In all, some 30 million jobs in the United States that pay an average of $55,000 per year don't require bachelor's degrees, according to the Georgetown Center on Education and the Workforce.

    Yet the march to bachelor's degrees continues. And while people who get them are more likely to be employed and make more money than those who don't, that premium appears to be softening; their median earnings were lower in 2015, when adjusted for inflation, than in 2010.

    "There's that perception of the bachelor's degree being the American dream, the best bang for your buck," said Kate Blosveren Kreamer, deputy executive director of Advance CTE, an association of state officials who work in career and technical education. "The challenge is that in many cases it's become the fallback. People are going to college without a plan, without a career in mind, because the mindset in high school is just, 'Go to college.' "

     

    Matthew Dickinson, 21, asks a classmate for help as they rebuild an automatic transmission in an auto repair technician program classes at the Lake Washington Institute of Technology.

    Sy Bean/The Hechinger Report

    It's not that finding a job in the trades, or even manufacturing, means needing no education after high school. Most regulators and employers require certificates, certifications or associate degrees. But those cost less and take less time than earning a bachelor's degree. Tuition and fees for in-state students to attend a community or technical college in Washington State, for example, come to less than half the cost of a four-year public university, the state auditor points out, and less than a tenth of the price of attending a private four-year college.

    People with career and technical educations are also more likely to be employed than their counterparts with academic credentials, the U.S. Department of Education reports, and significantly more likely to be working in their fields of study.

    Young people don't seem to be getting that message. The proportion of high school students who earned three or more credits in occupational education — typically an indication that they're interested in careers in the skilled trades — has fallen from 1 in 4 in 1990 to 1 in 5 now, according to the U.S. Department of Education.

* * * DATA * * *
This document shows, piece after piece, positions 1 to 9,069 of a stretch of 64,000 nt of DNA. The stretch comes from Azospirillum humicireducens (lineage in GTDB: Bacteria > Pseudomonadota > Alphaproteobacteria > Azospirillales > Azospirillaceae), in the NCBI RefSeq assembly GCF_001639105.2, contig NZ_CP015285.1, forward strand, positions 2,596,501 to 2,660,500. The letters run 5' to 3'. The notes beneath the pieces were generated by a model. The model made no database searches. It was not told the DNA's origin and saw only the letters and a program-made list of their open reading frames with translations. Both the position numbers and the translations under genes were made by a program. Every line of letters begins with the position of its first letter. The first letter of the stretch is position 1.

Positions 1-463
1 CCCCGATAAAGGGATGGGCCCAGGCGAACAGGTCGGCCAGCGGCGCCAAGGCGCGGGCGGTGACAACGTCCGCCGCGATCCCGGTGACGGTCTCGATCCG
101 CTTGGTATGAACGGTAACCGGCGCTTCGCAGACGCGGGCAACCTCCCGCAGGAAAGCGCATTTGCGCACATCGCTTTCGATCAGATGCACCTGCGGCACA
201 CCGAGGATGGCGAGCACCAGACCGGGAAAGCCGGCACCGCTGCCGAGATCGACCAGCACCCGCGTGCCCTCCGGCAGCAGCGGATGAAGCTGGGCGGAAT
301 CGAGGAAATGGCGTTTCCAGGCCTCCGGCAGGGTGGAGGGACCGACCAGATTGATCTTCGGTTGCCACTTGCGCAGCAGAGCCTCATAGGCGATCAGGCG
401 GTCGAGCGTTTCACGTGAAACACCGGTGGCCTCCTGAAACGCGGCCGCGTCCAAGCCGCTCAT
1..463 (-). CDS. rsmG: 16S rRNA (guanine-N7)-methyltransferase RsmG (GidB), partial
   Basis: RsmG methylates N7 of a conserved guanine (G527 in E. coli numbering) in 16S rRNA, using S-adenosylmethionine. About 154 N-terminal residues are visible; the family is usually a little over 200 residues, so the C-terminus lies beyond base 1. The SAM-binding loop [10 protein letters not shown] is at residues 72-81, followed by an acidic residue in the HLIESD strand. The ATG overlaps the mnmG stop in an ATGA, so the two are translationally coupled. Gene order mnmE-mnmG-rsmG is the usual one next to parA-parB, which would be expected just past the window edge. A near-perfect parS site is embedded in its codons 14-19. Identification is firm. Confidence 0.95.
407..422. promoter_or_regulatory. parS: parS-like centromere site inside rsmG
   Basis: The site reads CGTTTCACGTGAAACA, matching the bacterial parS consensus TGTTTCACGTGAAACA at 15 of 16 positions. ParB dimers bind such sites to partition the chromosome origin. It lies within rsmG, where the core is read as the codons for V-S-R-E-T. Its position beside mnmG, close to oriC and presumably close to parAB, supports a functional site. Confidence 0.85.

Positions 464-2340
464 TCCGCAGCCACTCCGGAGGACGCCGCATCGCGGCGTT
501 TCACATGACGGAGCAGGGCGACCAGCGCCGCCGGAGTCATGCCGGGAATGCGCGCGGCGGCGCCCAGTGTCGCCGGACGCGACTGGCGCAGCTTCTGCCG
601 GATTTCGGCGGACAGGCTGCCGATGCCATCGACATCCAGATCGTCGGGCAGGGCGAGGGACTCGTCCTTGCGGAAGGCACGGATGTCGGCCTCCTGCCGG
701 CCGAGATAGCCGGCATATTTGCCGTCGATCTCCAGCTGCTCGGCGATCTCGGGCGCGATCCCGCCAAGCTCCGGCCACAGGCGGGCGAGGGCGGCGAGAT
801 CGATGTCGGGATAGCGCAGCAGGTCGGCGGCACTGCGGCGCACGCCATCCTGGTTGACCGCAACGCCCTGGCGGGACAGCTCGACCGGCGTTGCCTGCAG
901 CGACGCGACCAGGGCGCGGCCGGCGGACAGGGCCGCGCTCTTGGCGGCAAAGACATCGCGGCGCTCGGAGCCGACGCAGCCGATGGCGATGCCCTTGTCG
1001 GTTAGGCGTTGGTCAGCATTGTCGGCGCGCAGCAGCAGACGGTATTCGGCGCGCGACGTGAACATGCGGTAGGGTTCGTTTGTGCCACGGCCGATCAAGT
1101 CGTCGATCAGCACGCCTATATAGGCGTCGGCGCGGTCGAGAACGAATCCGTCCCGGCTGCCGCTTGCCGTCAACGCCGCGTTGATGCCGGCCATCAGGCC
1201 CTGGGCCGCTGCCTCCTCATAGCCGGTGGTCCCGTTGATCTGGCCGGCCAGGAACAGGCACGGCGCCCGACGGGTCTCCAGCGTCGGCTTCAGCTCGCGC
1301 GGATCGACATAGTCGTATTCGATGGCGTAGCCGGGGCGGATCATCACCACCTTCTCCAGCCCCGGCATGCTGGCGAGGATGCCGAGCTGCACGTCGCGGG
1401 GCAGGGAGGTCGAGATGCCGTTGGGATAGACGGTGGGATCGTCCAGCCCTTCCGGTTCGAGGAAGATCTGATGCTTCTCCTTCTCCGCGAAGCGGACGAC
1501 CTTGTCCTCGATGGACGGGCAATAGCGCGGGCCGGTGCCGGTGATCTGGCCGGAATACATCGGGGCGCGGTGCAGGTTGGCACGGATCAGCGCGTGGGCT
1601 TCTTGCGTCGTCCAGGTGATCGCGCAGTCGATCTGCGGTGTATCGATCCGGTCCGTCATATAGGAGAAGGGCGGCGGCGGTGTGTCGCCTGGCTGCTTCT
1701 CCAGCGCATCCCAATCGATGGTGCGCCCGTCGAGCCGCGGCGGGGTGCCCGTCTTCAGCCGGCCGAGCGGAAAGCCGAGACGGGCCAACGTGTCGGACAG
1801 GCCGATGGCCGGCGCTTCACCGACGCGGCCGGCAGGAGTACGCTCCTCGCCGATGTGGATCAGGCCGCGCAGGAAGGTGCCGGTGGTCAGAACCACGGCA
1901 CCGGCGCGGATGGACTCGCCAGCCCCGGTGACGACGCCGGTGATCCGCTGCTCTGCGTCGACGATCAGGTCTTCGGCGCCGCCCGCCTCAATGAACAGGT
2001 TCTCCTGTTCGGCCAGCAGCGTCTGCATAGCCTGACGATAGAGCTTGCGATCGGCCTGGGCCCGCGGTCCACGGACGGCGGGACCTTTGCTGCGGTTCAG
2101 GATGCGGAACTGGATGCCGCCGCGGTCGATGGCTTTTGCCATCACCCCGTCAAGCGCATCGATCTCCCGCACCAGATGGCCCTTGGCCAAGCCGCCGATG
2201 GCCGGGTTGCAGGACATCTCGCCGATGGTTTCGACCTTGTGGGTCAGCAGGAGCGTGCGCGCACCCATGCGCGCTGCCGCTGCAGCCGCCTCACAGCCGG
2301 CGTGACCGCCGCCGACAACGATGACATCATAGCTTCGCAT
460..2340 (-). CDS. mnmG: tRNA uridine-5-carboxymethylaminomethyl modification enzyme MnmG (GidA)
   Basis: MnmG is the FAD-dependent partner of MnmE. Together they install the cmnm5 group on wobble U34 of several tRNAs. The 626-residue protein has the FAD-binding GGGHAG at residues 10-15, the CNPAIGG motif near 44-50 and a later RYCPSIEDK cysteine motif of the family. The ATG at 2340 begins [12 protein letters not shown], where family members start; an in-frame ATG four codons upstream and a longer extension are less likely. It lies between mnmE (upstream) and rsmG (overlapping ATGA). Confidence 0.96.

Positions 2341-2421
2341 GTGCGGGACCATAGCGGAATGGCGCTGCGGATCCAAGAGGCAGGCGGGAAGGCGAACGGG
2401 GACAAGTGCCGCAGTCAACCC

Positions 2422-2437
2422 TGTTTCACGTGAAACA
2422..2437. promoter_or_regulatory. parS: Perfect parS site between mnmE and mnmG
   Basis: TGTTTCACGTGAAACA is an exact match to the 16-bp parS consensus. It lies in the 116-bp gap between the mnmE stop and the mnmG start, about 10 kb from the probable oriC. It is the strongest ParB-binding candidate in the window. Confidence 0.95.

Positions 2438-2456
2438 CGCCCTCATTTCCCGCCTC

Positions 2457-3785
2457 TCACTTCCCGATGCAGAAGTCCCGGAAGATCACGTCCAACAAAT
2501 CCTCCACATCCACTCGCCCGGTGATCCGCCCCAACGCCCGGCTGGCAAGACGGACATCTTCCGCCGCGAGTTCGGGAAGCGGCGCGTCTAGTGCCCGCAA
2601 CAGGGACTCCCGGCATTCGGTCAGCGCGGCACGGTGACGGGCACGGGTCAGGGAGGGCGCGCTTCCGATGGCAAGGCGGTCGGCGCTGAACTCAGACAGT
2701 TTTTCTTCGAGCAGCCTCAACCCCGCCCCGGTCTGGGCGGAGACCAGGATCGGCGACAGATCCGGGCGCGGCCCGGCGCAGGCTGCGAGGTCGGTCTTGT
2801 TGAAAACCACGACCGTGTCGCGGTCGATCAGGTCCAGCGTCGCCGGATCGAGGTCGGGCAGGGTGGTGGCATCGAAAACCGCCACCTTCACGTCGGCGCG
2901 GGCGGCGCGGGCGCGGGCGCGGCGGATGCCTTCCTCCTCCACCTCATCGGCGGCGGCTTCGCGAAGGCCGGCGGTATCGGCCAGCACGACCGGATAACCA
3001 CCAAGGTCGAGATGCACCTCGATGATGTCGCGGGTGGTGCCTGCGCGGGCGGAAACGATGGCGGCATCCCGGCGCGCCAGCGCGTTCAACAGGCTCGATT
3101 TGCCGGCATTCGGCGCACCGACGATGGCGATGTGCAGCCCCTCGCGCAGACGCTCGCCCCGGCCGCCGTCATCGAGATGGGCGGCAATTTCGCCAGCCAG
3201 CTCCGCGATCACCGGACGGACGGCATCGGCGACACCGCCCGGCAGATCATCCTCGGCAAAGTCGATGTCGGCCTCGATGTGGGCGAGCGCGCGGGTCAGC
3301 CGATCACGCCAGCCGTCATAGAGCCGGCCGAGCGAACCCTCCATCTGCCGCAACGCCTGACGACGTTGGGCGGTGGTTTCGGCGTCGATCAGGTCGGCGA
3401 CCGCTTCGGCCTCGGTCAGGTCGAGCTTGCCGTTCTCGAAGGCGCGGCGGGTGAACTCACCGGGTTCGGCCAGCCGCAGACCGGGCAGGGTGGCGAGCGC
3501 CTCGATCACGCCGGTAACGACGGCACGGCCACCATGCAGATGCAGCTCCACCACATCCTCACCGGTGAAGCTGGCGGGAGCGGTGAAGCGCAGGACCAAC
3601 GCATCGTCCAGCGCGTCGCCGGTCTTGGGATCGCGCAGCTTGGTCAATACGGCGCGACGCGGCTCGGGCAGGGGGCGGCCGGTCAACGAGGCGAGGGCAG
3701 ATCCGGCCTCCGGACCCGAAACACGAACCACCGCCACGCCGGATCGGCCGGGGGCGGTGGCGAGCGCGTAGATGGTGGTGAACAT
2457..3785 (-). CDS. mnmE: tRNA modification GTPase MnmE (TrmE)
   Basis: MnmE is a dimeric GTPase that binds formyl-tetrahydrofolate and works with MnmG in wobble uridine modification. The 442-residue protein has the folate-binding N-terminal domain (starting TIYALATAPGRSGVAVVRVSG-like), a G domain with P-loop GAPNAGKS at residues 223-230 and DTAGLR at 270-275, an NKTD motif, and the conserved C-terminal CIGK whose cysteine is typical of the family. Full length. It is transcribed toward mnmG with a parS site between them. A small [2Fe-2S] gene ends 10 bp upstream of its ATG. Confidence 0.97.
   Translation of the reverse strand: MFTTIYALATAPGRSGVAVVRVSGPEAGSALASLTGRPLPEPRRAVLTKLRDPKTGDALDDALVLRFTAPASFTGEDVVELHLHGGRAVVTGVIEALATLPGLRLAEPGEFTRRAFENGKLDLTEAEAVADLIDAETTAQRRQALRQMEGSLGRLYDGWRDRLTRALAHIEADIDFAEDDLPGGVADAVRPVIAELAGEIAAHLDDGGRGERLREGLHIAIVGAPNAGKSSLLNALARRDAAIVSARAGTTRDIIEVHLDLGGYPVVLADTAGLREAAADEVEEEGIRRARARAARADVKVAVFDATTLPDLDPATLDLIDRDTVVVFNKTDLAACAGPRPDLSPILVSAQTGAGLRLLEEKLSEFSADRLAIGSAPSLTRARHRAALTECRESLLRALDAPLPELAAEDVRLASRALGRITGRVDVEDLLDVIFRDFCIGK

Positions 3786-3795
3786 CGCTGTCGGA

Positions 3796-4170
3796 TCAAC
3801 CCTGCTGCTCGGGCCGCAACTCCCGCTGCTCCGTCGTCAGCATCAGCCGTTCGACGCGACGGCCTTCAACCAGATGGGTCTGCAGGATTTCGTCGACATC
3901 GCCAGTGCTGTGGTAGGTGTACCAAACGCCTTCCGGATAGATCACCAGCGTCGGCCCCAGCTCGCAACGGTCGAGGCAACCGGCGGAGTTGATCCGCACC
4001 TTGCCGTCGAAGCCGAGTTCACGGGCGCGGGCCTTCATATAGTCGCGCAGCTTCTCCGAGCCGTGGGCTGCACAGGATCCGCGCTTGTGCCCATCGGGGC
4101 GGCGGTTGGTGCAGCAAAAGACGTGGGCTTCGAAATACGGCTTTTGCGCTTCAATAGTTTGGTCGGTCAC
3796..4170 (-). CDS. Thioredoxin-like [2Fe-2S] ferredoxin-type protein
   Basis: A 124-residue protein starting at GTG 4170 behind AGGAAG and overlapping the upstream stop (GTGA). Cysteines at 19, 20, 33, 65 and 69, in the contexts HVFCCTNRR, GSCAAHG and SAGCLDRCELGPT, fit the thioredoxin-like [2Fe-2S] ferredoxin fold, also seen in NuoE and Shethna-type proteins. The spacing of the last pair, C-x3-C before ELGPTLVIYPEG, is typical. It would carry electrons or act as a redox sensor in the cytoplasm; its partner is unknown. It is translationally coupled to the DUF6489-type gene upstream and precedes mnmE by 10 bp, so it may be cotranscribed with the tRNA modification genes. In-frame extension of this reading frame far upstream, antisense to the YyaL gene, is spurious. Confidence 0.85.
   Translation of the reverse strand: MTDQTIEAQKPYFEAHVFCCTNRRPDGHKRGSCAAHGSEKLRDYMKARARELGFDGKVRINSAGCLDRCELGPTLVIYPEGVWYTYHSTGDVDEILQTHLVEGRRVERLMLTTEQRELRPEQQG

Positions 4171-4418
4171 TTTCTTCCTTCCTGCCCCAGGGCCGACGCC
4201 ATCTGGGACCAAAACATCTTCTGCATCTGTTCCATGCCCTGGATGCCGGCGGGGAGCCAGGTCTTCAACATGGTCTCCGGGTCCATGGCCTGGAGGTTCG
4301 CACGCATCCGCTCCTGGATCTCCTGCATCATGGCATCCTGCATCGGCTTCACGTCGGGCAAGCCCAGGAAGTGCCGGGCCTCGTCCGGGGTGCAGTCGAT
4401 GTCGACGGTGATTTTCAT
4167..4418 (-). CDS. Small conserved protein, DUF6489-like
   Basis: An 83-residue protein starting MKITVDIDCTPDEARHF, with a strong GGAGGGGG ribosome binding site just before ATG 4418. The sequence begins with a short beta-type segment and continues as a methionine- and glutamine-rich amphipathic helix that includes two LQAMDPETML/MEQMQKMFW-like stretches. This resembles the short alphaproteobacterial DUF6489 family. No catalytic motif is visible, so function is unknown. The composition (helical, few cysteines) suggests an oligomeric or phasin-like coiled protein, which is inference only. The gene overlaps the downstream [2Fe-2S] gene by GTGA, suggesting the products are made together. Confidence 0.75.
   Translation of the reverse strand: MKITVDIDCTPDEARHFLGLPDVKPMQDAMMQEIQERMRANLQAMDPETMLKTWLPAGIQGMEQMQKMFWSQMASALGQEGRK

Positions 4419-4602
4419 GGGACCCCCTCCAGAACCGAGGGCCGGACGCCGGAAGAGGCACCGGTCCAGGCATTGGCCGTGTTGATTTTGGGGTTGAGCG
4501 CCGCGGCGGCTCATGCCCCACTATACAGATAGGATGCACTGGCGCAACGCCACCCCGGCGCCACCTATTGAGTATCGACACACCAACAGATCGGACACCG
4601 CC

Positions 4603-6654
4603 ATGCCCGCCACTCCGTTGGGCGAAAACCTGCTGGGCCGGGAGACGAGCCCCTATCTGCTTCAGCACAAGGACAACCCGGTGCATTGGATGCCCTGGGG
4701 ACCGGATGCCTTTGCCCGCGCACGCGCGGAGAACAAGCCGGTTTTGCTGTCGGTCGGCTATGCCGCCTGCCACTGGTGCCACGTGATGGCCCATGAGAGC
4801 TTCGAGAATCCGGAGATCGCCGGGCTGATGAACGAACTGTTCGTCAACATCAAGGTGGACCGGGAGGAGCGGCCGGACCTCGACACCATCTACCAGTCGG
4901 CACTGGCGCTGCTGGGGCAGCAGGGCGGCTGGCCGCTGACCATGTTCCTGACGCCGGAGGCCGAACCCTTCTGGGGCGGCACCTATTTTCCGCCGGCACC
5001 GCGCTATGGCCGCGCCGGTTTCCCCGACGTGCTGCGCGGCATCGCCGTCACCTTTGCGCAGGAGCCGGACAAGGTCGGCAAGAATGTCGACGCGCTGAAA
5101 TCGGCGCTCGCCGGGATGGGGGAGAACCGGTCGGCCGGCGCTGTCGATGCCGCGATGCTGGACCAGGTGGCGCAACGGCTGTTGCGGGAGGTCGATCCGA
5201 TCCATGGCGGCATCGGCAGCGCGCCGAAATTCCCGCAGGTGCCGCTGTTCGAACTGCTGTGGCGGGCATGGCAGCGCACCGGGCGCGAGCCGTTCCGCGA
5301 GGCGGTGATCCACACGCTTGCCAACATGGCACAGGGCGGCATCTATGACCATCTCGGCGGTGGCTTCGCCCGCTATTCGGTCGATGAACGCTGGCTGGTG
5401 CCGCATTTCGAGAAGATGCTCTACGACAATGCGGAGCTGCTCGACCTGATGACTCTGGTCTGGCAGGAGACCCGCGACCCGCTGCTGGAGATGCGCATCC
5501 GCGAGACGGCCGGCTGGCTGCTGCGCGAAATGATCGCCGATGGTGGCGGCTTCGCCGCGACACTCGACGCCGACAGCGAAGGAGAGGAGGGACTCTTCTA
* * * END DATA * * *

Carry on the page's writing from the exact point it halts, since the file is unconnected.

Washington is not the only state devoting attention to this. California is spending $200 million to improve the delivery of career and technical education. Iowa community colleges and businesses are collaborating to increase the number of "work-related learning opportunities," including apprenticeships, job shadowing and internships. Tennessee has made its technical colleges free.

    So severe are looming shortages of workers in the skilled trades in Michigan that Gov. Rick Snyder in February announced a $100 million proposal he likens to the Marshall Plan that rebuilt Europe after World War II.

    At the federal level, there is bipartisan support for making Pell grants available for short-term job-training courses and not just university tuition. The Trump administration supports the idea.

    For all the promises to improve vocational education, however, a principal federal source of money for it, called Tech-Prep, hasn't been funded since 2011. A quarter of states last year reduced their own funding for postsecondary career and technical education, according to the National Association of State Directors of Career Technical Education.

    The branding issue

    Money isn't the only issue, advocates for career and technical education say. An even bigger challenge is convincing parents that it leads to good jobs.